At CES this year, attendees and onlookers loudly (and pretty proudly) deemed 2013 the year of the Quantified Self. The CEA reported 40 percent growth in the digital health footprint, and the show floor was bursting with gadgets and people. From med tech, smart sports equipment and anti-aging sensors, to wearables and real-time monitoring, there was one theme they all had in common: Give us the data to help get us healthy. We’re in the age of the consumerization of healthcare and the masses are coming to understand what we at WellnessFX were founded upon – if you have the data, you can influence the outcomes.
It’s about finally putting your health data in your pocket.
Because of digital and mobile growth and innovation, entrepreneurs and tech giants alike have never been so poised and hungry to transform healthcare. The shift and increased focus in innovation is churning out tons of solutions in preventative care, early detection, and patient care – whether you’re in the doctor’s office or from the comfort of your own home. “From games that reinforce healthy behaviors, body sensors that let people take
more responsibility for their health, and revolutionary programs employers are implementing using digital health, real-time medicine monitoring,” reported CEA.
This year’s shiny ponies are also all about connecting. Connecting clinicians with patients, devices to bodies, and friends to friends to even strangers, with the biggest underlying connection of all: A person to their data. Remember when treadmills with TVs bolted onto the front were the latest in fitness innovation? This is not your mama’s exercise Betamax. These gadgets are meant to empower you to rewrite your health story. Among the goodies that made their debut (or at least sustained some hang time) at CES this year were
- Activity trackers: Epson’s Pulsense records your heart rate, Movea’s G-series claims to be the most accurate fitness tracker in the world. Well-known Garmin announced the Vivofit which boasts not having to be charged for up to a year, and Sony announced Core. On top of activity tracking, also let’s you create “life bookmarks.” (We weren’t sure what those were right away, either)
- Elegant wearables: CSR’s Bluetooth Smart Jewelry, which combines smart LEDs with “glanceable” notifications, and Netatmo’s UV-monitoring June Bracelet (not a bad idea, considering an astounding one billion worldwide are deficient in vitamin D)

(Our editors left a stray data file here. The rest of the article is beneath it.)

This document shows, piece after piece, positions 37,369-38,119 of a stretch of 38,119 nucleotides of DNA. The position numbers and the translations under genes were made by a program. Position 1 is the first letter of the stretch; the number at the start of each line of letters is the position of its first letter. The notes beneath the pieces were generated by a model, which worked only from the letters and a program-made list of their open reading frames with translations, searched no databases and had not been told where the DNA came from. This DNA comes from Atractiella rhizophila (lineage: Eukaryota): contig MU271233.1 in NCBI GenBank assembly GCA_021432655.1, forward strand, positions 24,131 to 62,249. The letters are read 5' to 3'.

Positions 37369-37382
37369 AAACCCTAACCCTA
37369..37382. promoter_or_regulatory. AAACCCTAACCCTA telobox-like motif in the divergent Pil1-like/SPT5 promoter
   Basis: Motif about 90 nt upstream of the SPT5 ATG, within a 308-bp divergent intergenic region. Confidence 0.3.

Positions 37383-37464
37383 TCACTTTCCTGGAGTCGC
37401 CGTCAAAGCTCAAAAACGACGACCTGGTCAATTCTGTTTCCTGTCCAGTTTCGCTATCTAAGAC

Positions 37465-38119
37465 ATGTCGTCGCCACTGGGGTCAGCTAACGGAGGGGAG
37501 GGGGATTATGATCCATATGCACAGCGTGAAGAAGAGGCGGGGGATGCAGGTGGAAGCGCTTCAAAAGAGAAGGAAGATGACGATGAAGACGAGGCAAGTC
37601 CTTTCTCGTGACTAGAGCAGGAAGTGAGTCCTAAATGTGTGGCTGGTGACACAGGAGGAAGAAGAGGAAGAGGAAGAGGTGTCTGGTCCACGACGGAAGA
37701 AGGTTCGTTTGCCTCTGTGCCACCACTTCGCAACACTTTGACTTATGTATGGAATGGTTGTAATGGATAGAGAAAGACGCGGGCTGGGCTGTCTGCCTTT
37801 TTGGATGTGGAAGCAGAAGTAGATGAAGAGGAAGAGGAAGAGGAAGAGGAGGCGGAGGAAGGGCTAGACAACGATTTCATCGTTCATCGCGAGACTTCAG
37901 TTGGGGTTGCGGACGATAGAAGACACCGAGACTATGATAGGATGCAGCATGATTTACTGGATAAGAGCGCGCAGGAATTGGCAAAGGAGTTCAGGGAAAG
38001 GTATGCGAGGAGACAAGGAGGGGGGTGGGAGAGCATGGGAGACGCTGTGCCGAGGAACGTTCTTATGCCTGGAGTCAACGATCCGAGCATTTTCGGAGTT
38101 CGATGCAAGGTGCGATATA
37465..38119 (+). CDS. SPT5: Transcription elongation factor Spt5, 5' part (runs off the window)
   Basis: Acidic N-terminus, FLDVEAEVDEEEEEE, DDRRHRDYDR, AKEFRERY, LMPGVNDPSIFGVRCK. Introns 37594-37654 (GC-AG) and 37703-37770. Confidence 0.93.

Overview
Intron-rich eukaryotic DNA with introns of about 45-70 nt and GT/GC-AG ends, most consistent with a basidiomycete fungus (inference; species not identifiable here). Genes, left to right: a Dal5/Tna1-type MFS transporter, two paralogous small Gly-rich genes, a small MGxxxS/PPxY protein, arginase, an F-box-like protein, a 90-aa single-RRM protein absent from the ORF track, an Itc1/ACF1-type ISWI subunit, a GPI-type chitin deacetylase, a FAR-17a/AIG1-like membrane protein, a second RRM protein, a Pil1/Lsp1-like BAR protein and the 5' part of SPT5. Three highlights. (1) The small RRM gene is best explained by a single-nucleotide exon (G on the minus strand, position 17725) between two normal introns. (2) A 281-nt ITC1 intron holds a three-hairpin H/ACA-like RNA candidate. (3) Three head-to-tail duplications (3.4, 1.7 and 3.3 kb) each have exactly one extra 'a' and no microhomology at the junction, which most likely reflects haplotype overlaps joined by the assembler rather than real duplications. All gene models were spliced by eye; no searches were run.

- Med devices: Reebok’s concussion detector, MD Lives’ medical scopes, and a brain-sensing head band are said to be available later in 2014
- Smart watches: The LifeBand Touch answers phone calls and reads smartphone notifications, Razer’s not-as-pricey-as-the-other-guys’ Nabu smartband, and the Pebble Steel (which could also be argued as a candidate for the elegant category)
In the wake of this digital deluge, we’d be remiss if we didn’t bring to light that gadgets are only part of the solution. One size does not fit all, as we know from personal systems biology – it’s why we test so specifically and across a range of panels. Everyone’s internal makeup, just like their exterior, is unique. Everyone holds their own set of individual biomarker stats and resulting risk factors. Gadgets do, however, complement the overall picture. When combined with comprehensive lab testing and the creation sustainment of healthy habits, it pieces together the puzzle to unlock total body health, especially for those participating in their New Year’s resolutions. (btw, how’s your Lift Quantified Diet going?)
Not sure which app or gadget to test and invest in? Let’s start here with some simple ways to just get moving. Cheers to your healthy 2014.
The posts on this blog are for information only, and are not intended to substitute for a doctor-patient or other healthcare professional-patient relationship nor do they constitute medical or healthcare advice of any kind. Any information in these posts should not be acted upon without consideration of primary source material and professional input from one's own healthcare professionals.